There are many opportunities for better climate change education within the current secondary school curriculum in England, reveals a report published by the Royal Meteorological Society (RMetS).
A key finding was that, through supplying teacher support and assessment resources, very rapid improvements can be made to the climate literacy of English school leavers.
RMetS research reviewed the GCSE specifications across all subjects and exam boards and highlighted how many concepts already taught in schools are relevant to students’ understanding of climate change and its relevance to their future lives and careers.
Climate change is traditionally taught in subjects such as Geography, however not all students take Geography at GCSE meaning that a considerable proportion of students leave school without a basic understanding of climate change. Also, there are many aspects of climate change that are relevant to subjects like Design and Technology, Art, or English.
Earlier research published by RMetS in 2022, shows that there are notable gaps in how much students understand about climate change. However, students are concerned and believe that climate change will affect them personally. With the right support and without increasing teacher workload, teachers can help students to make the connection between what they are already learning in school and climate change.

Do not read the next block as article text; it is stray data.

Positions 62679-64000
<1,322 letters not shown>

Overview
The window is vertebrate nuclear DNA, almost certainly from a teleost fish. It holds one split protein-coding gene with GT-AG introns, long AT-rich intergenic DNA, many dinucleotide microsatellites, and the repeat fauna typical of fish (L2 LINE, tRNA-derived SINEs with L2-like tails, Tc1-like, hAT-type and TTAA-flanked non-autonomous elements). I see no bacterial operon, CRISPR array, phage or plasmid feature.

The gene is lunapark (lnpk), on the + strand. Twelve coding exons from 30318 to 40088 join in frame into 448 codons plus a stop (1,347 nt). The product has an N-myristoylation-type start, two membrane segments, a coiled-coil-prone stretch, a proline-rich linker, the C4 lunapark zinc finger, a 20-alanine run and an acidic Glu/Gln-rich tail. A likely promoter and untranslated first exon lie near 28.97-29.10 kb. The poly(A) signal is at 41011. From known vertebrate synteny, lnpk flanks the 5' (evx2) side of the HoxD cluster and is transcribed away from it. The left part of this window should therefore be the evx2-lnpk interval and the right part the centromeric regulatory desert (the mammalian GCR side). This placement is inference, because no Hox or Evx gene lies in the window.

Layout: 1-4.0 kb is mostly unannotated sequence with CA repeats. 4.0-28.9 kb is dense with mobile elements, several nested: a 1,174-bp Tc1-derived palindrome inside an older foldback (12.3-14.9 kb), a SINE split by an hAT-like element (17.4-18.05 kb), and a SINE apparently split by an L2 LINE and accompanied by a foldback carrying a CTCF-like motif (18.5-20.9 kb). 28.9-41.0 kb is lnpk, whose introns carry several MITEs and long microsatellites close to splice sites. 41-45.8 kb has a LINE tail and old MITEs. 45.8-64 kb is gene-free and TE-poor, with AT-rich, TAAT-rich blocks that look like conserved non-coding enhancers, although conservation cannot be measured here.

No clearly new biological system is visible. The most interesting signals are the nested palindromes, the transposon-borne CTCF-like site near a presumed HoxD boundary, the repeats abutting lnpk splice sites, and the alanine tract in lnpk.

Prof Sylvia Knight, Head of Education at the RMetS, said: “The Royal Meteorological Society is working to ensure that every student in the UK leaves school with at least a basic understanding of climate change.
“This valuable report shows how teachers can be supported to deliver high quality climate education, within the current curriculum, to equip students with the knowledge and tools to engage with messages about climate change from the media and politicians, and to make decisions about their own lives and careers.
“We are indebted to the RMetS members involved in the review; without their support and expertise this work would have not been possible.”
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